THE WRITTEN COMPONENT

If photographers were better able to communicate with words, I’m sure many of us might be writers instead.
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“If I could tell the story in words, I wouldn’t need to lug around a camera.”  Lewis Wickes Hine 

I’m of two minds when it comes to artist statements. There’s a reason why people say a picture is worth a thousand words; it’s because the good ones are. Strong images communicate so much, in an instant. If photographers were better able to communicate with words, I’m sure many of us might be writers instead. But articulating a project in an organized and coherent way can help clarify and focus your vision for a consistent point of view in your work, as well as help form a framework for future shooting. 

A written project description is also a prerequisite to apply for grants, enter some contests, or look for support for your project. So there are artist statements specific to projects and more general ones.

The images will speak the loudest, but knowing how to describe your project can also help when editing. Nailing down a paragraph or headline can encourage you to keep a tight thread through the story or theme, making sure all photos reflect that headline and keeping you on point. 

But if you’re completely anti-artist statement you will really enjoy this.

Having a mission or artist statement for your work helps keep your point of view consistent, something worth striving for. 

Many of today’s best documentary photographers belong to the cooperative Magnum, whose original members founded it to chronicle the world; covering industry, places of interest, politics and news events, disasters, and conflict. Several Magnum shooters have boiled down their vision into a few words:

“If there’s one theme that connects all my work, I think it’s that of land-lessness; how land makes people into who they are and what happens to them when they lose it and thus lose their identities.” Larry Towell

“I’m more interested in a photography that is ‘unfinished’—a photography that is suggestive and can trigger a conversation or dialogue. There are pictures that are closed, finished, to which there is no way in.” Paolo Pellegrin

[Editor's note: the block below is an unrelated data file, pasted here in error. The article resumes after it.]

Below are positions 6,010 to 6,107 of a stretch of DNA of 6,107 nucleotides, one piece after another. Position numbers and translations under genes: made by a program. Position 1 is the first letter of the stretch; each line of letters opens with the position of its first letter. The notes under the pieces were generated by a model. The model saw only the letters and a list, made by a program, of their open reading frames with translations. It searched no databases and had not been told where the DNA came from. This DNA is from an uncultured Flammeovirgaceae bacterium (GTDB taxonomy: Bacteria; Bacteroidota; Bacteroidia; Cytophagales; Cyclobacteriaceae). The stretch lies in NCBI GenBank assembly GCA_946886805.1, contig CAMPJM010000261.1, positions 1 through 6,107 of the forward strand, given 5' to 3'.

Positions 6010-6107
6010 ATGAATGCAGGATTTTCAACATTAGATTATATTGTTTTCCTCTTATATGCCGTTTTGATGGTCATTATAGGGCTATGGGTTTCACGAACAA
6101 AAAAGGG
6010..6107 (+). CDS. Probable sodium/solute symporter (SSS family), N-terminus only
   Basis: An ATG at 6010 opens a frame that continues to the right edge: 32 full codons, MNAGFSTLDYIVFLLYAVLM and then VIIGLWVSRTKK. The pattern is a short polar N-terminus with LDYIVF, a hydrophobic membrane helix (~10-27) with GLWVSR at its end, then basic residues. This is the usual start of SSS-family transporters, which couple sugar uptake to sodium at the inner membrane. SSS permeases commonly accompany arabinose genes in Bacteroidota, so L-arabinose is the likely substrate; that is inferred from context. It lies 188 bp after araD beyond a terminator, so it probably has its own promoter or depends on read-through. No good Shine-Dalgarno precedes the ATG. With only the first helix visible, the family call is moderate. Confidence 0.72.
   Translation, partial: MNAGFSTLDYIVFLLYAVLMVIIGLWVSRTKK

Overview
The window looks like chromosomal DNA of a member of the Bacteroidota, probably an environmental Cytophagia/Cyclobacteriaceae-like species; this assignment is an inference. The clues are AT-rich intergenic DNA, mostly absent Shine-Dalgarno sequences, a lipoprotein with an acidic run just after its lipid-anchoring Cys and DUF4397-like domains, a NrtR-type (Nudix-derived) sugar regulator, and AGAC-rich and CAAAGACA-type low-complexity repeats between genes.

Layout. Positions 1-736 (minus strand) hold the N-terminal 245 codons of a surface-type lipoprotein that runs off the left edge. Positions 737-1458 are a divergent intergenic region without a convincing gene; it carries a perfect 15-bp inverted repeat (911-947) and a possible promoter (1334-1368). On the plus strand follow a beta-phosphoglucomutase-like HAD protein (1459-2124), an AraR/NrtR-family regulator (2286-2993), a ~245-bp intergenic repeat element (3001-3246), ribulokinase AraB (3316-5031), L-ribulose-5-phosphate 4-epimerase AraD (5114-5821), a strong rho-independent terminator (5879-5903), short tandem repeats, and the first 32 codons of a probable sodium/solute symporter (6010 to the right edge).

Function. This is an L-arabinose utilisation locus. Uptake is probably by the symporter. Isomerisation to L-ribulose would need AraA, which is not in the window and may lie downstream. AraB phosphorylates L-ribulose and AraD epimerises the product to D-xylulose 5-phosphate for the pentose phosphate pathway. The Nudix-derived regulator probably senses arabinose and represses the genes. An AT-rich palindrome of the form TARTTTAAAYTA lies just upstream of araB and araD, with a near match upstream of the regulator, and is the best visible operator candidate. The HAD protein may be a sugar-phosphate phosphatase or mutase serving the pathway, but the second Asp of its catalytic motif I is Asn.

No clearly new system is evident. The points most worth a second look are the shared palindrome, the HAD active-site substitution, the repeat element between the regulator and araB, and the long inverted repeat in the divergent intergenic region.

“You must feel an affinity for what you are photographing. You must be part of it, and yet remain sufficiently detached to see it objectively. Like watching from the audience a play you already know by heart.” George Rodger

“I am forever chasing light. Light turns the ordinary into the magical.” Trent Parke

“With photography, I like to create fiction out of reality. I try and do this by taking society’s natural prejudice and giving this a twist.” Martin Parr

“The camera is an excuse to be someplace you otherwise don’t belong. It gives me both a point of connection and a point of separation.” Susan Meiselas

“To take a photograph is to align the head, the eye and the heart. It’s a way of life.”  Henri Cartier-Bresson 

“If your photographs aren’t good enough, you’re not close enough.” Robert Capa

If you haven’t come up with your own artist statement yet, take some time and find a quiet place for a brainstorming session with yourself. Ask yourself a few questions: Why do you photograph? What are you trying to express? 

Is there an overriding common thread in your photographs?

Jot down the common adjectives that describe what you like to shoot with your camera and why. Be totally honest and authentic when choosing your words. These words will give you the skeleton of an artist statement, which will evolve over time.

Keep it in the first person. I have to admit, writing an artist statement is one of the hardest assignments I have given myself. It’s outside my comfort zone—all the more reason to create one.  

“I have a superpower to make time stop, forever frozen in moments that whisper a secret or shout a truth. It’s a magic, part meditation, part therapy that lets me dig deep into a confusing world and help make sense of it. I follow my curiosity, seeking understanding and tend to focus on situations far from my reality and people very different from myself.” Steve Simon

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